We, humans, love to give ourselves a hard time. We learn to ignore our intuition, even when we feel our stomachs drop or our shoulders tense up. We think that we need to tackle our weaknesses head-on every single time, and to push, push, push.
We are brought up in a world that is told to rise and grind (cringe, anyone?) and to do it all with a smile on our face because look! We’re so strong! And, thus, successful!
But this type of workstyle breeds stress, starting in our minds (like resentment and anxiety) and ending up in our bodies (in the form of headaches, digestive issues, and more). When our bodies start talking, we don’t always listen. But what if we did? What if there was something our minds and bodies were telling us, with its very clear signals of resistance?
Resistance may be best defined by Steven Pressfield, who says that it’s, “a universal force that has one sole mission: to keep things as they are. It is the force that will stop an individual’s creative activity through any means necessary, whether it be rationalizing, inspiring fear and anxiety, emphasizing other distractions that require attention, raising the voice of an inner critic, and much more. It will use any tool to stop creation flowing from an individual. Its sole mission is to sabotage aspirations.”
Though similar to burnout and fatigue, resistance is what’s at the root of our anxiety and self-doubt, leading to those aforementioned feelings that we are all too familiar with. And while resistance sounds scary, there can be comfort in knowing that it’s something almost all of us will inevitably feel in some capacity. So rather than trying to fight it tooth and nail, there are ways that we can better recognize it, honor it, and work through it.
Facing resistance at work or in a project can stem from a few places, including your own perceived idea that you aren’t credible. In these types of situations, you might start to tell yourself stories that aren’t true, as if there’s something inherently wrong with you specifically. Or, even worse, that in order for you to do your very best work, it must be arduous and anxiety-riddled. Time-consuming and utterly draining. That if you’re not facing resistance, or having moments of creative despair, that there is something wrong with you; that you aren’t strong enough.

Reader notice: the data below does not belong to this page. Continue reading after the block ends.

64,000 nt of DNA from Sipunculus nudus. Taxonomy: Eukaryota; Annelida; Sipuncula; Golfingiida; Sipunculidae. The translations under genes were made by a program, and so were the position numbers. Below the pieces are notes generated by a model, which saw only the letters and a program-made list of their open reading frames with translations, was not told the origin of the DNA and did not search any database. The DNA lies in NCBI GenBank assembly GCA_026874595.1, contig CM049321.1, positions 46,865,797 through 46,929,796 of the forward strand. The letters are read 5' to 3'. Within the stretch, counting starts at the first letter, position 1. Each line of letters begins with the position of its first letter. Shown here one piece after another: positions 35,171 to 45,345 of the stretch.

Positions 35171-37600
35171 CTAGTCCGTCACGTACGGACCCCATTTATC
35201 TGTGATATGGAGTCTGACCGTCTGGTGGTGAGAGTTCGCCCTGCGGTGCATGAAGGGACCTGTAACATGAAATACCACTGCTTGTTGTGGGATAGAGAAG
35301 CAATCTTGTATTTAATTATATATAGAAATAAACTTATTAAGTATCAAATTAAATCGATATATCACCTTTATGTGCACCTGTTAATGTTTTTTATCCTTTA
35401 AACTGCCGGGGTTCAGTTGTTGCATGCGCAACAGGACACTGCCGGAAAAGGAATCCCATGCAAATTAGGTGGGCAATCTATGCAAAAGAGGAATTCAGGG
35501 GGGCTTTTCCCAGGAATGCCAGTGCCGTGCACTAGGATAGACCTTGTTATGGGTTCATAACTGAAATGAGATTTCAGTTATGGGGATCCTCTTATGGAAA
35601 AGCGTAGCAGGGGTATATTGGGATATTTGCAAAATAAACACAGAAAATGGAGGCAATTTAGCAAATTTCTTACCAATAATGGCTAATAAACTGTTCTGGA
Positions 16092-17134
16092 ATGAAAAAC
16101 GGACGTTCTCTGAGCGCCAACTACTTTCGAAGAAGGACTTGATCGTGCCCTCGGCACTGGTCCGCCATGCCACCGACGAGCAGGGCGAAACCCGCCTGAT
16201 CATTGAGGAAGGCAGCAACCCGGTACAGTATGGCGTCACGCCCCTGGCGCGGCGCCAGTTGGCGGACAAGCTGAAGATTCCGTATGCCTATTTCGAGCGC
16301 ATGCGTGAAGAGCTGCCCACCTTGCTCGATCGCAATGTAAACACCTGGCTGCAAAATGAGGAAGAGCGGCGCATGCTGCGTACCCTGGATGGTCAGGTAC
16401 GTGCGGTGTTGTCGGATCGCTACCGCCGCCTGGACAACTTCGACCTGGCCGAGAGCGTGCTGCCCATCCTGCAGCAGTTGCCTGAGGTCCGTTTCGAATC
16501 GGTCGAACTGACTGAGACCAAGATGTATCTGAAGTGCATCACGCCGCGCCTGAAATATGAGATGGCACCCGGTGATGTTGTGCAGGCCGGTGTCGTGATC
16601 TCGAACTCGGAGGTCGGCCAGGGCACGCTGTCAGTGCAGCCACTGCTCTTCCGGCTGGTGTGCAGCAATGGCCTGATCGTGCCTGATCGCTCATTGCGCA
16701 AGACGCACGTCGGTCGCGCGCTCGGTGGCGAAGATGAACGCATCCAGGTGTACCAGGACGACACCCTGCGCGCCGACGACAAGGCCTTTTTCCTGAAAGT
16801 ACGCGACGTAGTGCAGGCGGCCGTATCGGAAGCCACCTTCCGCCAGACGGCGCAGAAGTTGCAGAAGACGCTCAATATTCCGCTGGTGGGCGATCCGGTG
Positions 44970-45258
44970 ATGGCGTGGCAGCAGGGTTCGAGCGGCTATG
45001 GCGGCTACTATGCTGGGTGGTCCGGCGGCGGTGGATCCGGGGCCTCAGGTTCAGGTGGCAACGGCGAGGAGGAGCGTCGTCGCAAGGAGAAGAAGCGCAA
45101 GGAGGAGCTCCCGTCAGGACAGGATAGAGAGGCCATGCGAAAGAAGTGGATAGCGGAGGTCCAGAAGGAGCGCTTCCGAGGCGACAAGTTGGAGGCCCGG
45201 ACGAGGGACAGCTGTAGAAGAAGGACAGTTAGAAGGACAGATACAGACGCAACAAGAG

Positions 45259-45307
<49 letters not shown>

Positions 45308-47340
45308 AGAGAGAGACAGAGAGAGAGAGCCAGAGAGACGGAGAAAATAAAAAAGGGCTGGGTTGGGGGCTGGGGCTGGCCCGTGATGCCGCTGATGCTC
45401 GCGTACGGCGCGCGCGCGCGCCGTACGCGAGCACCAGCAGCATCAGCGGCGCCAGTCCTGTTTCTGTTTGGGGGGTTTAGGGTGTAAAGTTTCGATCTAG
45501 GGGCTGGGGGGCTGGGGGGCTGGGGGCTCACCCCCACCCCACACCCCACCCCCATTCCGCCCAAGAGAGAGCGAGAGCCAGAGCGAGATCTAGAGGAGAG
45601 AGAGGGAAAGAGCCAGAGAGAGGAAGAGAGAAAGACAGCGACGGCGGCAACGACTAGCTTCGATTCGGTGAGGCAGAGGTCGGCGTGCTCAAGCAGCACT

On top of all of that, trudging through resistance doesn’t always mean that we’re working hard. And especially when it comes to creative work, it may just mean that we’re hardly working, and having a miserable time while doing it.
Being Gentle With Yourself
We’ve all had moments where we felt stuck, burned out, distracted, uninspired, or just plain over it and not sure how to proceed. So instead of telling yourself a story about how you’re a failure, why not flip the script?
What if creating your best work projects was fun, easy, and brought a sense of lightness into your day and – drumroll please – into your mind and body. That you weren’t clenching your jaw, skipping lunch, or being short-tempered with your spouse. That you worked hard, rested well, and felt a true sense of pride and accomplishment.
Of course, not every day is going to be easy and breezy, and difficult moments are bound to happen. But it’s important to reframe your thinking, and start to break the pattern that you must suffer to do your best work. Otherwise, you’re headed down an unsustainable path that will leave you unfulfilled. This type of suffering takes a toll on our minds and bodies, and so in an effort to lessen that as much as possible, it’s important to be more kind with ourselves.
Working Through Resistance
So, how does one be gentle during times of difficulty, when your mind and body are telling you that you just cannot right now? Here are some ideas.
- Step away from the computer and look out the window, have a glass of water, sit outside, or take a walk. In short: take a dang break!
- Depending on the deadline of a stuck project, try working on something else and come back to the stuck project later in the day, or maybe the next day. This way, you’ll be able to put the energy you do have onto something else, and you can come back to your stuck project with a fresh perspective.
- If you have the resources and/or co-workers available, ask for support. What may be difficult for you may be crystal clear to someone else. At the very least, you may make someone’s day because they felt honored you called upon them for help.
It can be a fine line between feeling resistance on a project vs. knowing in your soul that you may be on the wrong path. But the first step in finding more complete, pure happiness in your life is to listen truly to your soul, to your intuition, and to what your mind and body are telling you. Life is hard enough as it is without thinking that you need to suffer even more to prove to the world that you are capable. You are simply perfectly capable just as you are, with your unique and inherent strengths.
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